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Environment & Climate Change

University of Michigan adopts net zero plan

Wind turbine
Tim Wang
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DTE expects to build around 50 wind turines in Sanilac and Huron counties. The company is reviewing bids from turbine makers now.

The University of Michigan has adopted a plan to achieve net zero carbon emissions by the year 2040.

Net zero means the combination of reducing the burning of fossil fuels with actions to remove carbon dioxide from the environment, such as re-forestation, or sequestering carbon in geologic formations.

Drew Horning is special advisor to U of M President Mark Schlissel for carbon neutrality strategy. 

He says by 2025, the University plans to get all its outside purchased electricity from carbon dioxide-free sources like wind.

But it will take until 2040 for the University to wean itself from its own natural gas plants.

"Transitioning from the natural gas infrastructure is a challenge for not just for the university but society in our homes and our businesses for heating and industrial processes," he says.  "New technologies are coming down the pike all the time and the cost curves are coming down and we envision that new ones will come along."

Immediate steps will include installing geothermal heating and cooling systems as part of new construction projects -- and electrifying buses on the Ann Arbor and Dearborn campuses.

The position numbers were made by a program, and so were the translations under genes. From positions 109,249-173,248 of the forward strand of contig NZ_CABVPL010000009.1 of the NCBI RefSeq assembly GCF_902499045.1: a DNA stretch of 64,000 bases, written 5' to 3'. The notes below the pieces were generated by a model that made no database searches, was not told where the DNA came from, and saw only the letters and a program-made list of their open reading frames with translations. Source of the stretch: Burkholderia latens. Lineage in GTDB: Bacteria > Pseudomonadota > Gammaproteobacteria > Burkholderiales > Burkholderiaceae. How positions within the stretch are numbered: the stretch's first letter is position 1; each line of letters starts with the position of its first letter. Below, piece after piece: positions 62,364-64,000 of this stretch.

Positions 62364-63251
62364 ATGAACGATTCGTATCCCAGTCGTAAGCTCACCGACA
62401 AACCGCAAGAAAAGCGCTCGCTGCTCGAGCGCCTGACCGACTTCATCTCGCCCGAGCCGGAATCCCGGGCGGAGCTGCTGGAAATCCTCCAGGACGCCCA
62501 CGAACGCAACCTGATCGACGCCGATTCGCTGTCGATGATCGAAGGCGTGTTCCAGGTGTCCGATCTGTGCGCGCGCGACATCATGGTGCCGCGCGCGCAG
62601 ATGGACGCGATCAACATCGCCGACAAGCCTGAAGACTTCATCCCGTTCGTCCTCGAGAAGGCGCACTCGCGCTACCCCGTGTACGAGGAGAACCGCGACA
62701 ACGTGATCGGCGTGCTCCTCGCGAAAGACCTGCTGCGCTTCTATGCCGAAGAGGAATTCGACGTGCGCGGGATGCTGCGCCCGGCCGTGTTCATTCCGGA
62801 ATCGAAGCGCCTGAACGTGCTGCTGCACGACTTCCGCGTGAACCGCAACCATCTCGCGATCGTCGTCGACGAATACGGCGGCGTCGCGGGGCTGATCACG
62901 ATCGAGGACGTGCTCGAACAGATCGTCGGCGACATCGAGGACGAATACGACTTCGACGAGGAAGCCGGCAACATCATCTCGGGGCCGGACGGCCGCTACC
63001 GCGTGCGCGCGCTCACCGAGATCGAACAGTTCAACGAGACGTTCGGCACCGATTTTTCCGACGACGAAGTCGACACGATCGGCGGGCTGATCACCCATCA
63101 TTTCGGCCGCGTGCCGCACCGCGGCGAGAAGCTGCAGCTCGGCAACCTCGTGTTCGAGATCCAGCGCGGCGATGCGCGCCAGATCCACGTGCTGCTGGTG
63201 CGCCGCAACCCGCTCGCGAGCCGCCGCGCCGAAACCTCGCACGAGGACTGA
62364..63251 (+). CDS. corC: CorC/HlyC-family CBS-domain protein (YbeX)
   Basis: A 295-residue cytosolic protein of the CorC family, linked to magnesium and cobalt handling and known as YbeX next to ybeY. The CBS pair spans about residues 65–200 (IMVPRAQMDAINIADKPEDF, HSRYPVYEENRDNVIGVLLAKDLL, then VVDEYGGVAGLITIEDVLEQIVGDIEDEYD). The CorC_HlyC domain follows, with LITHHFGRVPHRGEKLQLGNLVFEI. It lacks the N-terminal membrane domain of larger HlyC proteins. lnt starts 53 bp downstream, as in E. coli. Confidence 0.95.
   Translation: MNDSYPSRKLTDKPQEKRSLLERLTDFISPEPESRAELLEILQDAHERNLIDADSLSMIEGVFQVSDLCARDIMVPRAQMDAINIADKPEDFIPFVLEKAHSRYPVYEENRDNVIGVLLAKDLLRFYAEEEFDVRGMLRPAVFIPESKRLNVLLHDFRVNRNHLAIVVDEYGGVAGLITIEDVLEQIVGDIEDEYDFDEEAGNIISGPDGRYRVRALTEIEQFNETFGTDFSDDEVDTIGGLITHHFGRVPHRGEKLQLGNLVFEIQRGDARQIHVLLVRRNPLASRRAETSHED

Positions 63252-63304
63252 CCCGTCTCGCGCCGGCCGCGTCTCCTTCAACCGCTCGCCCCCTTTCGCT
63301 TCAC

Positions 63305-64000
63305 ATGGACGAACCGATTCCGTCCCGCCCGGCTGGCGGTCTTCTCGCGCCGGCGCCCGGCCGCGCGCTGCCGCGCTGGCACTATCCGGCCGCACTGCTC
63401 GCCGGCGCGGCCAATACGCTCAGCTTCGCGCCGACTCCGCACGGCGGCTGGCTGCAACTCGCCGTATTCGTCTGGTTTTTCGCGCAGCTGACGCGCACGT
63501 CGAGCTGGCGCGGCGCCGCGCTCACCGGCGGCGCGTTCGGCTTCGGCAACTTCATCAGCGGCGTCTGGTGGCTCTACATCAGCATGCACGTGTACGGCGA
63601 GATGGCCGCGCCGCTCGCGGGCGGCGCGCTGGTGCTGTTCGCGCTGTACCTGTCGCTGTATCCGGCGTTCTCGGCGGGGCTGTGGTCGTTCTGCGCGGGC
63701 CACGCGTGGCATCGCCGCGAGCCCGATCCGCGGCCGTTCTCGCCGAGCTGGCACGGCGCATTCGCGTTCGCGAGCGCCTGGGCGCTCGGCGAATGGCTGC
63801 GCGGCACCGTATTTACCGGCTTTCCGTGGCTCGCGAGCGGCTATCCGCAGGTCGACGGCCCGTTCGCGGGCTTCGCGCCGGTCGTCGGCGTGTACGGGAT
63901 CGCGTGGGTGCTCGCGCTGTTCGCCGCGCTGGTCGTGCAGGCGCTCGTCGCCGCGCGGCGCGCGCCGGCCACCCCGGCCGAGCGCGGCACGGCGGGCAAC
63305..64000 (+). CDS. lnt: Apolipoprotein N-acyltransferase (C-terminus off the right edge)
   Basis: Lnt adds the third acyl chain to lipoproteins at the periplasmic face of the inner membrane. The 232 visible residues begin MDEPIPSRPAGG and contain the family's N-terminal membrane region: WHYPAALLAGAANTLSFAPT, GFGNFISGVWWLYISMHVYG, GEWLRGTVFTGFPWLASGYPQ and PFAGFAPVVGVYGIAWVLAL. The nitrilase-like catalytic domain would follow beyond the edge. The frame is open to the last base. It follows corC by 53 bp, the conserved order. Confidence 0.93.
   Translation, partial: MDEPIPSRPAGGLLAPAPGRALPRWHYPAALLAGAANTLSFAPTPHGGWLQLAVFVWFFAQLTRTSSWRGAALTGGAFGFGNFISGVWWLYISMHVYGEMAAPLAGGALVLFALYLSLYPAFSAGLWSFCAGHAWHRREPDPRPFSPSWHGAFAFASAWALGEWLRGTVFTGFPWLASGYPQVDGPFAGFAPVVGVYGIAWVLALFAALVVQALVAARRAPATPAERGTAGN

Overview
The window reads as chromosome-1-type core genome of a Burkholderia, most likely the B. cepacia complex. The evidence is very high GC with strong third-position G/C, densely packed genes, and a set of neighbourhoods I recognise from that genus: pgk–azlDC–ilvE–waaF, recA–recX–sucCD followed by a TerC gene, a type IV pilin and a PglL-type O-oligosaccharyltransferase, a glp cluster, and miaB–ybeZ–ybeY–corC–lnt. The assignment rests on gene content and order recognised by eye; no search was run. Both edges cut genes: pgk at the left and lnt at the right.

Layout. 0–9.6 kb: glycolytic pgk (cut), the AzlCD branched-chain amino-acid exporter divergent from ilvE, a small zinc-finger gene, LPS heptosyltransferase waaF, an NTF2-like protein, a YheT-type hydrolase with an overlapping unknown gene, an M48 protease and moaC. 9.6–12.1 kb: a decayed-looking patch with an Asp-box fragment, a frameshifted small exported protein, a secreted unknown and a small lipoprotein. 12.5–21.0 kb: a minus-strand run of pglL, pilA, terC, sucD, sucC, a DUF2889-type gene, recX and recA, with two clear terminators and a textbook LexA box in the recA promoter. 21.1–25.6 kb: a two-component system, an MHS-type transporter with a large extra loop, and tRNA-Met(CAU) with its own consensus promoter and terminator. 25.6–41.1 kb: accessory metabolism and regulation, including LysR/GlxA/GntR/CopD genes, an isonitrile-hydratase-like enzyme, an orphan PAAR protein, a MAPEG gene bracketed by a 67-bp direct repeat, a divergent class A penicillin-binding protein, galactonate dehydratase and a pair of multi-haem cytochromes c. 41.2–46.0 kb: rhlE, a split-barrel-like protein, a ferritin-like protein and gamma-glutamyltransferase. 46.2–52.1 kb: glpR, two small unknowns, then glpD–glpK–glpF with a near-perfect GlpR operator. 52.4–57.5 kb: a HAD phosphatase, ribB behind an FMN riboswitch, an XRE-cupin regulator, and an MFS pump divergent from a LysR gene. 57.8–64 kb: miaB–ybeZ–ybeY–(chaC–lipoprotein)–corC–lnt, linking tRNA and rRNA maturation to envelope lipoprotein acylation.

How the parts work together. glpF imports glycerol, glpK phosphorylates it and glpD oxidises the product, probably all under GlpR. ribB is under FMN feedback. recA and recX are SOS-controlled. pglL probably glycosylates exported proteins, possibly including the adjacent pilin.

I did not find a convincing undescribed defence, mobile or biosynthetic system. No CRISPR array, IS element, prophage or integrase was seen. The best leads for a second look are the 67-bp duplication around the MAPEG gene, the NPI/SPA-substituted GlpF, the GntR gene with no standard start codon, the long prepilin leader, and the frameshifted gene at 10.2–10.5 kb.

Activists in the Climate Action Movement - University of Michigan called the announcement historic, but added it still falls short of what is needed to adequately confront the climate crisis. 

In a press release, the group said:

Given the urgent nature of the crisis we are facing, the proposed timeline is inadequate, and parts of the announcement lack specifics, heavily relying on corporate speak that sounds ambitious while containing insufficient substantive commitment. We can and should do better.
We urge the University to accelerate the timeline for decarbonization with intermediate benchmarks, adopt substantive frameworks for incorporating environmental justice throughout the decision-making process, and work to expand energy democracy across the state through its approach to energy procurement and engagement with state-wide policy.

U of M holds Michigan Radio's license

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